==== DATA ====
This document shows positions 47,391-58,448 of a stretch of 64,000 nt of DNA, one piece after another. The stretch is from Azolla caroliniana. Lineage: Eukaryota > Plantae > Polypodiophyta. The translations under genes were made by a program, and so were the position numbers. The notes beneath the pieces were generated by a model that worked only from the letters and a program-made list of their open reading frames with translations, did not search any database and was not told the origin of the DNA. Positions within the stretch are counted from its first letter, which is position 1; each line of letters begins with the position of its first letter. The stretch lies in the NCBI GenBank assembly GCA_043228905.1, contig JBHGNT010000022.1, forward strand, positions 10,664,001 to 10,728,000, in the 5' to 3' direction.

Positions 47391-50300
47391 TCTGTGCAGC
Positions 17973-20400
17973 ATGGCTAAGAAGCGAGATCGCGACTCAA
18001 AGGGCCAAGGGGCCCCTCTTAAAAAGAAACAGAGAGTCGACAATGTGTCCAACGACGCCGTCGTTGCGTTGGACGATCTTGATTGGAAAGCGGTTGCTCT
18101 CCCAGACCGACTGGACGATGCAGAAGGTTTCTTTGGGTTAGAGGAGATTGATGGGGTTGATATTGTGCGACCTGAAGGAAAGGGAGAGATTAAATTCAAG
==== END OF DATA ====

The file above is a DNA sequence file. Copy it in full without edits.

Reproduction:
This document shows positions 47,391-58,448 of a stretch of 64,000 nt of DNA, one piece after another. The stretch is from Azolla caroliniana. Lineage: Eukaryota > Plantae > Polypodiophyta. The translations under genes were made by a program, and so were the position numbers. The notes beneath the pieces were generated by a model that worked only from the letters and a program-made list of their open reading frames with translations, did not search any database and was not told the origin of the DNA. Positions within the stretch are counted from its first letter, which is position 1; each line of letters begins with the position of its first letter. The stretch lies in the NCBI GenBank assembly GCA_043228905.1, contig JBHGNT010000022.1, forward strand, positions 10,664,001 to 10,728,000, in the 5' to 3' direction.

Positions 47391-50300
47391 TCTGTGCAGC
Positions 17973-20400
17973 ATGGCTAAGAAGCGAGATCGCGACTCAA
18001 AGGGCCAAGGGGCCCCTCTTAAAAAGAAACAGAGAGTCGACAATGTGTCCAACGACGCCGTCGTTGCGTTGGACGATCTTGATTGGAAAGCGGTTGCTCT
18101 CCCAGACCGACTGGACGATGCAGAAGGTTTCTTTGGGTTAGAGGAGATTGATGGGGTTGATATTGTGCGACCTGAAGGAAAGGGAGAGATTAAATTCAAG